'VOTES' Students Call U.S. Economy Top Issue in 2012 Presidential Race - C Tax Breaks Most Popular Way to Spur Job Creation -- In First Blast Polls, Secondary School Students From Across the Country Weigh in on Nation's Priorities, Possible Policy Fixes
SONOMA, Calif., October 10, 2012 -- It's the economy, students. That's the clear take-away from the first Blast polls in this year's national VOTES Project (Voting Opportunities for Teenagers in Every State), an initiative spearheaded by Northfield Mount Hermon (NMH), a prestigious private school in Massachusetts, and StudySync (www.studysync.com), the web-based Common Core curriculum from BookheadEd Learning, LLC.
The only program of its kind in the country, the VOTES Project brings together more than 100 public and private schools nationwide, as well as schools internationally, to give students a voice in the 2012 election.
The initial VOTES Project Blast polls, fielded in mid-September, asked students to weigh in on two questions: "What issues most concern you in the upcoming election?" and a natural follow-up, "What's the most effective way to stimulate the American economy?" Blasts are short reading and writing assignments,using StudySync technology, that address timely, high-interest topics of cultural significance.
Some 625 students nationwide responded to the first question, generating 5,633 peer reviews -- that is, student comments and feedback from within the VOTES Project/StudySync community. Nearly 42 percent of student respondents cited economic issues - unemployment, the national debt, etc. -- as their top priority in the campaign, followed by social issues (gay marriage, abortion, etc.) at 23 percent, education issues (rising cost of college, teacher pay, etc.) at 18 percent, health issues (access to health care, alcohol/tobacco abuse) at about 10.5 percent and foreign policy issues (Afghanistan, nuclear proliferation) at almost 7 percent.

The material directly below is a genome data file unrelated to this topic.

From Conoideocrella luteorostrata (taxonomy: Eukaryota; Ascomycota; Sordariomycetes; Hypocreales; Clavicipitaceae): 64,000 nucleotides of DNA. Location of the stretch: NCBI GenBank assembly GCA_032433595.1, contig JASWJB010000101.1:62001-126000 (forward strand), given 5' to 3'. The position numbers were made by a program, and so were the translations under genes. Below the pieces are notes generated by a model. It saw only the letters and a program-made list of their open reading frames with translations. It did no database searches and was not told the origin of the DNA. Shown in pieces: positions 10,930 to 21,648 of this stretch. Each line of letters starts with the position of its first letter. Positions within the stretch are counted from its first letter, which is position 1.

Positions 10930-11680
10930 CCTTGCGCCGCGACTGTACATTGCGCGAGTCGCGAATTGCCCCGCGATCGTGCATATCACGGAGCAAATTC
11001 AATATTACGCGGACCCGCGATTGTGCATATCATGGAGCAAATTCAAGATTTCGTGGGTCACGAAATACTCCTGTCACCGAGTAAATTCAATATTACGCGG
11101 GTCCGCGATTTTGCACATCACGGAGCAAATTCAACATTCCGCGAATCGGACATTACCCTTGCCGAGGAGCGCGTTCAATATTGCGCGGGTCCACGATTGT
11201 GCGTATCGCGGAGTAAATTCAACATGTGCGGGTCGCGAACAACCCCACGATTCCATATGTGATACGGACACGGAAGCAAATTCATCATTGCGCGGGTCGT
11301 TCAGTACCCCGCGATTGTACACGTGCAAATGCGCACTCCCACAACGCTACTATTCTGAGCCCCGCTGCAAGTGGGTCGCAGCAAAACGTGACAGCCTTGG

The most popular peer review post came from this anonymous high school student: "I believe the most important issues to resolve are economic issues, especially the national debt." Phillip, another high school student, offered this: "My issues are how little attention is paid to the youth of America. Just because we're not over the age of 18 doesn't mean we have no voice." And this, from a middle schooler: "I really don't think they should cut Medicare plans because some families really do struggle and need that help."
In the second Blast poll question -- perhaps mirroring the electorate at large -- students split on potential solutions to the nation's economic ills. By a significant margin, students favor tax breaks to encourage job creation (37.4 percent), while identical shares of the VOTES Project population (25.4 percent) line up behind "developing more government-funded stimulus projects" and "reducing government regulations." Another 12 percent endorse government grants to spur development. For the second question, 417 students responded, generating 3,859 peer review comments. (continued...)